16) Joe Dunand, SS-3B, Grade B-: Age 22, second round pick in 2017 from North Carolina State; got into just eight pro games but hit .370/.471/.667 with five walks, eight strikeouts, in rookie ball and High-A; hit .287/.368/.632 with 18 homers during college year; hit .326/.372/.511 with wooden bats in 2016 Cape Cod League; plus power and arm strength stand out; questions revolve around approach (his eye was erratic in college) and infield range; Marlins will reportedly keep him at shortstop for now; my guess is that he’ll continue ripping A-ball pitching but will need to make adjustments in the high minors; nephew of Alex Rodriguez; ETA 2020.

17) Edward Cabrera, RHP, Grade C+: Age 19, signed out of Dominican Republic in 2015, posted 5.30 ERA in 36 innings in New York-Penn League with 32/8 K/BB, 42 hits; fastball reported as high as 101 MPH and is consistently in mid-90s; throws strikes; secondary pitches (slider, change-up) need more polish but ultimately he may have three plus pitches; still projectable at 6-4, 175; ETA 2021.

18) Trevor Richards, RHP, Grade C+: Age 24, signed as undrafted free agent in 2016 out of independent Frontier League, posted 2.53 ERA in 146 innings between High-A and Double-A, 158/30 K/BB, 121 hits; all stats impressive; fastball around 90, mixes in plus change-up, mediocre breaking ball; relies on command and deception and it work so far; maximal outcome: Kyle Hendricks; keep an eye on him. ETA 2018.

19) Braxton Lee, OF, Grade C+: Age 24, 12th round pick in 2014 from University of Mississippi by the Tampa Bay Rays, traded to Marlins last summer; hit .309/.395/.384 with 65 walks, 104 strikeouts, 20 steals in 32 attempts in Double-A; 60-speed and very respected defensive skills, draws walks as well, but lacks power; fourth outfielder type, earned spot on 40-man roster. ETA late 2018.

20) Christopher Torres, SS, Grade C+: Age 19, signed by Mariners for $375,000 in 2014 from Dominican Republic; acquired from Mariners in Dee Gordon deal; switch-hitter, produced .238/.324/.435 line in the Northwest League, 25 walks, 64 strikeouts, 13 steals; interesting combination of good speed with better-than-expected power, although contact issues will need to be addressed at higher levels; range and arm look like they should fit at shortstop however he’s been very error-prone so far with career .907 percentage; long way off but has intriguing potential on both sides of the ball; ETA 2022.

21) Brayan Hernandez, OF, Grade C+: Age 20, signed out of Venezuela by the Mariners in 2014 for $1,850,000, traded to Marlins last summer in David Phelps deal; hit .263/.309/.406 in 175 at-bats between rookie ball, short-season A-ball, and a brief look in Triple-A, two homers, 10 walks, 42 strikeouts, five steals; premium athlete with plus speed, raw power, and arm strength; plate discipline needs work and his swing does not translate his physical strength into game power yet; high risk, high reward type. ETA 2022.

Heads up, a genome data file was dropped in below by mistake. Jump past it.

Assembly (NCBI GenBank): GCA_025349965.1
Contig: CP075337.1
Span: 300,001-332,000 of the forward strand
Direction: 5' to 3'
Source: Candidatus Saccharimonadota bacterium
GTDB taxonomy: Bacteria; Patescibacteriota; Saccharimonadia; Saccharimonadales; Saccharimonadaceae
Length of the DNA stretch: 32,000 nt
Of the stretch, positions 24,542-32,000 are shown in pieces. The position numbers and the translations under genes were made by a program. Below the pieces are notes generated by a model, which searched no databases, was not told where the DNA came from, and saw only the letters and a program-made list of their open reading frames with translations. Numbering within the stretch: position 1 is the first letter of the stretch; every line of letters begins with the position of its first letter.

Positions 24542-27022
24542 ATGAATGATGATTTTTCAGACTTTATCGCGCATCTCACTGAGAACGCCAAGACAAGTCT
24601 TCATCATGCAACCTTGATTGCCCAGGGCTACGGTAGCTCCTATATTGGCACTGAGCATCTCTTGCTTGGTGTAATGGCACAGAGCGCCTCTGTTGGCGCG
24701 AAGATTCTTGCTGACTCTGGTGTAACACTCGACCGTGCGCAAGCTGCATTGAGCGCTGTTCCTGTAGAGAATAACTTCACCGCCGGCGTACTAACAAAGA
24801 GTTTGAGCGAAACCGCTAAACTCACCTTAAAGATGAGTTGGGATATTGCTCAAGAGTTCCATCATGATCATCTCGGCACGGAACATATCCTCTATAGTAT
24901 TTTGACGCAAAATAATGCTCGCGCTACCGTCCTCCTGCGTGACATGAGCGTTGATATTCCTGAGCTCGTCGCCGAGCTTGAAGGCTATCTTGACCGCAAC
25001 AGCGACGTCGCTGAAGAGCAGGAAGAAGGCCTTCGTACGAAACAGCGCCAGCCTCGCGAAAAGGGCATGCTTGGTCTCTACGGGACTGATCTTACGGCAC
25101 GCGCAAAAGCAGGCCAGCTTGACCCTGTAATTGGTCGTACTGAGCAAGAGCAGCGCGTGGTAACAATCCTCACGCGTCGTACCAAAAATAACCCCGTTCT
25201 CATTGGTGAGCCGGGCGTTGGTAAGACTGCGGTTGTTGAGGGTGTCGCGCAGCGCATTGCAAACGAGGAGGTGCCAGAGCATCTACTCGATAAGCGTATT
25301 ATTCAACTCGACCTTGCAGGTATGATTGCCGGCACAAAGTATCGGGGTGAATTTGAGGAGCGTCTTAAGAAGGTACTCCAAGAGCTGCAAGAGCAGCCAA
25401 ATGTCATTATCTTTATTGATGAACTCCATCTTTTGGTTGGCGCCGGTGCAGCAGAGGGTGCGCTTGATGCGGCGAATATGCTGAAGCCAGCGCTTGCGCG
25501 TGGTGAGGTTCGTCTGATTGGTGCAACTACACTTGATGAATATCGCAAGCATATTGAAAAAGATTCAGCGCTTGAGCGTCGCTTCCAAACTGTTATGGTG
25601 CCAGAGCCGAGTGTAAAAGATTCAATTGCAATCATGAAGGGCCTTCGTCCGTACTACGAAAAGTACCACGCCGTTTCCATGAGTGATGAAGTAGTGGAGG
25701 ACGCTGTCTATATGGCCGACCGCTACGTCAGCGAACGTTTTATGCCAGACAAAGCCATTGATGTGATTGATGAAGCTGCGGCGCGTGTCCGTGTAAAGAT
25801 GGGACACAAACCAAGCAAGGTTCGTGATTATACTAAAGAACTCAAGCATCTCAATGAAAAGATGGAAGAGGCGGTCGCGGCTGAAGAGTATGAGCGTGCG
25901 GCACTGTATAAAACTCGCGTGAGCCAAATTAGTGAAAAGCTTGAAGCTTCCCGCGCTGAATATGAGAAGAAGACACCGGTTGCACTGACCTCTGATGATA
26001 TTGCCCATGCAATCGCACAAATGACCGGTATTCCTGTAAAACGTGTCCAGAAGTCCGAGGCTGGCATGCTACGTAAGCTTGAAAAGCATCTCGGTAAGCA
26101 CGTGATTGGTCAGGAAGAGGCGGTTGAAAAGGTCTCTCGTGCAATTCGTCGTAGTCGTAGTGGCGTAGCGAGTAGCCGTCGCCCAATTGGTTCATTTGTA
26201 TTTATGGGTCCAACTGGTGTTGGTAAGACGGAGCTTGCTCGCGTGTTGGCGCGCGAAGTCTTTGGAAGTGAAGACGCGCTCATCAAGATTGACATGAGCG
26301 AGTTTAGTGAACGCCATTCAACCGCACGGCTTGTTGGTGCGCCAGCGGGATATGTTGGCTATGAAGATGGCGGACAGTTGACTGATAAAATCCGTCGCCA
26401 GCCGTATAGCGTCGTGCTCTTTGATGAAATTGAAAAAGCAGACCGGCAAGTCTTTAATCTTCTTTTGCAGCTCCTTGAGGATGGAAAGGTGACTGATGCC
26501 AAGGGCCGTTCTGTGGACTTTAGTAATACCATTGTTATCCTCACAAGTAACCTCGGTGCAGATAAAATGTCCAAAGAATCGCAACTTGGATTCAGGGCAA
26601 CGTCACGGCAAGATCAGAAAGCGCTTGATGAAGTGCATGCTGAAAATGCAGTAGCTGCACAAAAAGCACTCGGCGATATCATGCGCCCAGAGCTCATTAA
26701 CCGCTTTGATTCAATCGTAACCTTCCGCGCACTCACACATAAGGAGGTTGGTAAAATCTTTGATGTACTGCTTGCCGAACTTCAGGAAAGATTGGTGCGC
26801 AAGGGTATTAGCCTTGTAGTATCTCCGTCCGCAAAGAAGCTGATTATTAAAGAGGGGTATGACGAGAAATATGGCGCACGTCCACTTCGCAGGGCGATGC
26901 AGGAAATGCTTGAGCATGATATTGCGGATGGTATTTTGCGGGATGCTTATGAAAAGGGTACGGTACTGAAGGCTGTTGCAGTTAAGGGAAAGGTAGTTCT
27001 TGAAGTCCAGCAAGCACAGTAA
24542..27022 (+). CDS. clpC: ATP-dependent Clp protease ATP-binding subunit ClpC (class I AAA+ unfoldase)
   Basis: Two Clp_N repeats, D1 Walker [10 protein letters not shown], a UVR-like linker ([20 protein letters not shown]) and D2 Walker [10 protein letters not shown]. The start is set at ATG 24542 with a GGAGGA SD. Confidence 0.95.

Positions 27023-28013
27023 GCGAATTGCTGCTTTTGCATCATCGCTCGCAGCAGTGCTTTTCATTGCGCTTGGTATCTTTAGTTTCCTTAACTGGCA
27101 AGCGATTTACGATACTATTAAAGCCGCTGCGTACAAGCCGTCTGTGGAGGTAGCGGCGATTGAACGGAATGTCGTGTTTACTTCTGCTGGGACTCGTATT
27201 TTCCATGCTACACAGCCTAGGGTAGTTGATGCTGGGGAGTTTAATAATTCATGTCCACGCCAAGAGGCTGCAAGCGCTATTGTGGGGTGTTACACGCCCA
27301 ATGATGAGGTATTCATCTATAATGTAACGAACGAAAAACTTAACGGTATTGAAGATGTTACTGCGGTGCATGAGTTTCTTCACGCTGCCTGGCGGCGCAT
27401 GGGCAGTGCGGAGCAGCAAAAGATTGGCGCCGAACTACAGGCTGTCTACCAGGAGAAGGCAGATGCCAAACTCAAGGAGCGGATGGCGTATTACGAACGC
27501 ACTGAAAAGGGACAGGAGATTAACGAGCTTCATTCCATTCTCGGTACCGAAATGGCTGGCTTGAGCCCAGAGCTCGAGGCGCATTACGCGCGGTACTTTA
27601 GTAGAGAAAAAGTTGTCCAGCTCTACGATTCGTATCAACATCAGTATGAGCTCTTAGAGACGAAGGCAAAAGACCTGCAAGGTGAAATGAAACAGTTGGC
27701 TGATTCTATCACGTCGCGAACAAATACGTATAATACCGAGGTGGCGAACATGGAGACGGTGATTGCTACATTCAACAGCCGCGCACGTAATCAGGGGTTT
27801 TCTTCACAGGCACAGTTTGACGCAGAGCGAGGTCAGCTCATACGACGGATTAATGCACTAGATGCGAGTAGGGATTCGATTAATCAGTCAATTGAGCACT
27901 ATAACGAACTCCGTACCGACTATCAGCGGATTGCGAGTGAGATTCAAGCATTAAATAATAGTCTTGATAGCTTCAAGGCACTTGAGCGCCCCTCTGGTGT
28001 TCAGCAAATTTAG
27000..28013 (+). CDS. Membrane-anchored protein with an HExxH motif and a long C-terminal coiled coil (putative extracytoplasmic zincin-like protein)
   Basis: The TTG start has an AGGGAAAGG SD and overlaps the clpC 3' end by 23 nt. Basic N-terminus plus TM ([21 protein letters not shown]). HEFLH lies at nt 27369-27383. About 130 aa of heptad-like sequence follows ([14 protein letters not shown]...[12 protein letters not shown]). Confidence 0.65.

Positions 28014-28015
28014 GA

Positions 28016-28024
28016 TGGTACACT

22) Elieser Hernandez, RHP, Grade C+: Age 22, signed by Houston Astros out of Venezuela in 2012, acquired by Marlins in December 2017 Rule 5 draft; has to stick on the roster or go back to Houston; posted 3.68 ERA with 88/22 K/BB in 73 innings between High-A and rookie ball injury rehab work for minor injury; fastball in low-90s, three pitch mix, throws strikes, nothing spectacular about him but he might play up in the bullpen, could fit as fourth or fifth starter, long reliever; he has some sleeper potential and should be watched closely in the spring; ETA 2018.

23) Tyler Kolek, RHP, Grade C+: Age 22, first round pick in 2014, second overall; recovering from Tommy John surgery, threw 3.2 innings in rookie ball, walking a ridiculous 14 men; reports indicate he still has his premium velocity but secondary pitches (slider, change-up) and control have regressed and they weren’t too good to begin with; despite disappointment so far, he still has a chance given that he’s retained his arm strength; too soon to give up completely. ETA ??

OTHER GRADE C+: Jared Barnes, C: Andy Beltre, RHP; Brandon Miller, RHP; Jose Devers, INF; Robert Dugger, RHP; Jordan Yamamoto, RHP; Ryan Lillie, RHP; Pablo Lopez, RHP; Riley Mahan, OF; Ben Meyer, RHP; John Norwood, OF; Caleb Smith, LHP; Chad Smith, RHP

OTHERS OF NOTE: Dustin Beggs, RHP; Dakota Bennett, LHP; Taylor Braley, RHP; Jeff Brigham, RHP; Daniel Castano, LHP; Jorgan Cavanerio, RHP; Ricardo Cespedes, OF; Ethan Clark, RHP; Garrett Cooper, 1B; Austin Dean, OF; Miguel Del Pozo, LHP; Matt Givin, RHP; Brett Graves, RHP; Sean Guenther, LHP; Tayron Guerrero, RHP; Colton Hock, RHP; Reilly Hovis, RHP; Thomas Jones, OF; Kyle Keller, RHP; James Needy, RHP; Austin Nola, C-SS; Sam Perez, RHP; Cody Poteet, RHP; Jose Quijada, LHP; Lukas Schiraldi, RHP; Isael Soto, OF; Chad Wallach, C

The Marlins have a rather intriguing group of pitchers and considerable depth in C+ types but lack clear impact bats.

The large group of B- and C+ guys could be ranked about a hundred different ways so look at it more like tiers than firm differences from spot to spot.

I’m playing a hunch with Jorge Guzman at Number One. We’ll see if it pans out.